Tag: healthy diet

Traffic Light Eating: Is It a Dietary Treasure or Nutritional Minefield?

The healthiest people we know aren’t flawless models of perfection. Actually, you might find their eating habits quite surprising. This is because, rather than sticking to someone else’s dietary recommendations, they’ve created a personalized food list that aligns with their unique dietary preferences.

They consider both taste preferences and how food affects them, allowing room for indulgences, and it’s an effective method. It promotes a healthy, enjoyable, and controlled approach to eating without feeling deprived. This approach is accessible to everyone and has been used successfully with over 100,000 clients for more than a decade.

Let’s talk about the traffic light eating method. If you don’t like the name or think it’s too strict, don’t click away just yet. Some companies have a similar-sounding approach with strict food rules for everyone, which can be controversial.

With our system, you’ll create your own categories of “green light,” “yellow light,” and “red light” foods based on what suits you best, and just so you know, “red light” doesn’t mean they’re bad. It’s not just about nutrition quality; your personal preferences, habits, goals, and how your body reacts also matter in this process.

Green light foods = anytime, anywhere foods

These are the foods you regularly and comfortably enjoy. You can consume them at a normal pace and in sensible portions. This list is primarily comprised of whole foods, but it may also include items you eat purely for enjoyment in amounts that suit you. Nutrient density is important, but your “green lights” are foods that bring you pleasure, align with your lifestyle, and make you feel good physically or mentally. These foods don’t require much thought – you simply savor them without overthinking.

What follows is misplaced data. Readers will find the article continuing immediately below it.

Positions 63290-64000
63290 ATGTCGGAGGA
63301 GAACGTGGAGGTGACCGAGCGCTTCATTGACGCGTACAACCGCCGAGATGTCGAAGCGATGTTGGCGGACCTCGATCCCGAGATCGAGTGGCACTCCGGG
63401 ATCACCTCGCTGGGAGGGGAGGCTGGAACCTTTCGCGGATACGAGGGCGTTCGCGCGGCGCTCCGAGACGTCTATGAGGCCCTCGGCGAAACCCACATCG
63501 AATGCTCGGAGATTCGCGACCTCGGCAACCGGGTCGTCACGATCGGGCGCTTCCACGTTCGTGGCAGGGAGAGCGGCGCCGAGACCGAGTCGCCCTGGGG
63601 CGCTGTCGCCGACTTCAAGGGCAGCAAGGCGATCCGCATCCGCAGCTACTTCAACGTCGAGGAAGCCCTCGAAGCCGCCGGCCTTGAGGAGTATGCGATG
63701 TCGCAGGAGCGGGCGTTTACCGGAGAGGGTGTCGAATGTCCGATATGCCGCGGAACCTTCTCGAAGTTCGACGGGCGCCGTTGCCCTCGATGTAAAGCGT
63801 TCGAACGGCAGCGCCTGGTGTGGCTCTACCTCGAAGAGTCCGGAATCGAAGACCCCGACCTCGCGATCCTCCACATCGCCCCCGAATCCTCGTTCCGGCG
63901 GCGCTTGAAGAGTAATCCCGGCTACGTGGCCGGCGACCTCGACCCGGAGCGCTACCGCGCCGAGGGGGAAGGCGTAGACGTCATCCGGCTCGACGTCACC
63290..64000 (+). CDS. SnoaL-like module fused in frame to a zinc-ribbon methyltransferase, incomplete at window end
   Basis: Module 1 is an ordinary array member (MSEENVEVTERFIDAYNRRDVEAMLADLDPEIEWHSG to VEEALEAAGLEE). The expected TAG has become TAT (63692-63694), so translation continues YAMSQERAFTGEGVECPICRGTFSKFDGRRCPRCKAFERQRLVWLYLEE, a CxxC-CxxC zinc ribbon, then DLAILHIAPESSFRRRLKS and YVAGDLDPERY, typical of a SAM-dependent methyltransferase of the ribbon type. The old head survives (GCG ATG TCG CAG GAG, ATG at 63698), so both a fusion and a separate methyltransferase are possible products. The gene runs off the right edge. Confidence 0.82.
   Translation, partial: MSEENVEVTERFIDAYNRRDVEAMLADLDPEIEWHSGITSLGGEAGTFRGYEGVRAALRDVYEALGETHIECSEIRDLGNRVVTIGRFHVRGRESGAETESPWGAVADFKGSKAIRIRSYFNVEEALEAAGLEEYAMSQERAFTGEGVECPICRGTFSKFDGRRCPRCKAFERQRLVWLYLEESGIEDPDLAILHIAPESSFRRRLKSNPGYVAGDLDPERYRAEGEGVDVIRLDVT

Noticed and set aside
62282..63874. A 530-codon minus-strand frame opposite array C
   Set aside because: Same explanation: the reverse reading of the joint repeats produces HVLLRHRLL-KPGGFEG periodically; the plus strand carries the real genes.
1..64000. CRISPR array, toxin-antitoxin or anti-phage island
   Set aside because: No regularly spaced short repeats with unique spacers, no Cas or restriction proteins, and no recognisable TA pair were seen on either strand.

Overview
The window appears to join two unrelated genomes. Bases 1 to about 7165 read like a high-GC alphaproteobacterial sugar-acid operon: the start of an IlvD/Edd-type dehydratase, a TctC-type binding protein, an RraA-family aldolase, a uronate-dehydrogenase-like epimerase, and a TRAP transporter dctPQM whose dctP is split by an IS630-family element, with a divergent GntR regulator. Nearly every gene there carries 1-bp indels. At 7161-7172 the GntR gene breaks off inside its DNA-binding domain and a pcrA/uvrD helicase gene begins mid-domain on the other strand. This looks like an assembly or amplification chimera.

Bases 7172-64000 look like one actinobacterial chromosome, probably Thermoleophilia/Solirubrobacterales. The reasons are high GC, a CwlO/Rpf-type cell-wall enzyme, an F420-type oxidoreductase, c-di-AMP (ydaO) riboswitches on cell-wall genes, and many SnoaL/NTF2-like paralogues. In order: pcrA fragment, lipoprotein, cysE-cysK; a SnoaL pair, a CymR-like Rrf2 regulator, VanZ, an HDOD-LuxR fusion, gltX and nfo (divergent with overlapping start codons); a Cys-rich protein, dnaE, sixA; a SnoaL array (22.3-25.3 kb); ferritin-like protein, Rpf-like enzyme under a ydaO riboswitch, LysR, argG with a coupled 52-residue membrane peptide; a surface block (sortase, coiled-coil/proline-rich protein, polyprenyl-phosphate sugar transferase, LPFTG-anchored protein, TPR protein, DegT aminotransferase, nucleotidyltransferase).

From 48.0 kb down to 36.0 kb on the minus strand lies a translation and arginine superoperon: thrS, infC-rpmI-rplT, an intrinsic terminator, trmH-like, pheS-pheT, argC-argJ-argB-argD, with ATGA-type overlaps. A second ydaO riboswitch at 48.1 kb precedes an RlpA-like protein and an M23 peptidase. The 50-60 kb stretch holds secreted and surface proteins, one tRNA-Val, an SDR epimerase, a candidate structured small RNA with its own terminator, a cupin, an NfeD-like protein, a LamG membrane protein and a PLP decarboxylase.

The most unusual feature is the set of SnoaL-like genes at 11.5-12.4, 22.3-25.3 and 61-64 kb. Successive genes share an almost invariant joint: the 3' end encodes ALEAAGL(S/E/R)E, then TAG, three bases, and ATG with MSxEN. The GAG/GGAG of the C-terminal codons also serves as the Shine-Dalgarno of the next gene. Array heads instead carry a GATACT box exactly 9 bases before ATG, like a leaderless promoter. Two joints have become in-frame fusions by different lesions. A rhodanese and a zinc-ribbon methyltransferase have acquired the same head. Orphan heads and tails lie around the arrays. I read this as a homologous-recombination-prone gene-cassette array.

Yellow light foods = “sometimes” / “maybe” / “small doses” foods

Your “yellow light” foods are ones you eat occasionally, with some care and thought. They might disagree with your stomach, but they’re not a big emergency. You might prefer to have them in small amounts or only on special occasions, like when you’re out with friends. It’s important to know that yellow-light foods aren’t necessarily “problem” foods. They can include nutritious options you eat from time to time. For example, you might not be a huge fan of eggplant, but you’ll have it when your partner makes it or when it’s part of a restaurant meal. Or you eat tofu once a week for “meatless Mondays.” These can be any kind of food, from certain “junk foods” to healthier options like kale.

Red light foods are the ones you usually steer clear of or limit.

Red light foods aren’t necessarily bad; they’re just foods you choose not to eat often. These foods might not be suitable for you because:

They don’t align with your goals, you tend to overindulge in them, you have allergies to them, they’re hard to digest, or you simply dislike them.

Ultra-processed foods often fall into this group because many people struggle to stop once they start eating them. Some call them “trigger foods” because a single bite can lead to a couch covered in Cheeto dust and empty ice cream cartons. However, it doesn’t mean you must avoid these foods entirely. For instance, you might not stock cheesecake in your freezer, but you’ll happily savor a big slice on a special occasion. On the other hand, even “healthy” foods can make it to the red light list. If broccoli is a no-go for you, putting it on the red light list is perfectly fine. After all, who wants to eat foods they can’t stand?